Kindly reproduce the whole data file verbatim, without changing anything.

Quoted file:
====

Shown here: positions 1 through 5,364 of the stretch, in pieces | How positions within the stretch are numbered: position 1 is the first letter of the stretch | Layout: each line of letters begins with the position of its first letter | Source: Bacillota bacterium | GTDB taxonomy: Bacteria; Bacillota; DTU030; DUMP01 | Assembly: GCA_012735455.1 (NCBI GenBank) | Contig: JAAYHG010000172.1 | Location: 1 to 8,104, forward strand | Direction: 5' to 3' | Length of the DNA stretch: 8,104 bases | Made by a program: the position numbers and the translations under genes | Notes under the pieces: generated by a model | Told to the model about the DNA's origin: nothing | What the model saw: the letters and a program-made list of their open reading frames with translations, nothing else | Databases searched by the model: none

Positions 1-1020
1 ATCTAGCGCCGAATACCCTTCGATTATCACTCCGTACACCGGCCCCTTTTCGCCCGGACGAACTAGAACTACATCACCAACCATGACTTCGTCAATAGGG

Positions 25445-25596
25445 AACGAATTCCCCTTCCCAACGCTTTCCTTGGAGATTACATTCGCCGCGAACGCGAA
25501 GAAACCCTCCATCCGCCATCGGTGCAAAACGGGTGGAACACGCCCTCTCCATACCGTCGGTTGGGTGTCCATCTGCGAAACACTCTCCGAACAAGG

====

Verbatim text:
Shown here: positions 1 through 5,364 of the stretch, in pieces | How positions within the stretch are numbered: position 1 is the first letter of the stretch | Layout: each line of letters begins with the position of its first letter | Source: Bacillota bacterium | GTDB taxonomy: Bacteria; Bacillota; DTU030; DUMP01 | Assembly: GCA_012735455.1 (NCBI GenBank) | Contig: JAAYHG010000172.1 | Location: 1 to 8,104, forward strand | Direction: 5' to 3' | Length of the DNA stretch: 8,104 bases | Made by a program: the position numbers and the translations under genes | Notes under the pieces: generated by a model | Told to the model about the DNA's origin: nothing | What the model saw: the letters and a program-made list of their open reading frames with translations, nothing else | Databases searched by the model: none

Positions 1-1020
1 ATCTAGCGCCGAATACCCTTCGATTATCACTCCGTACACCGGCCCCTTTTCGCCCGGACGAACTAGAACTACATCACCAACCATGACTTCGTCAATAGGG

Positions 25445-25596
25445 AACGAATTCCCCTTCCCAACGCTTTCCTTGGAGATTACATTCGCCGCGAACGCGAA
25501 GAAACCCTCCATCCGCCATCGGTGCAAAACGGGTGGAACACGCCCTCTCCATACCGTCGGTTGGGTGTCCATCTGCGAAACACTCTCCGAACAAGG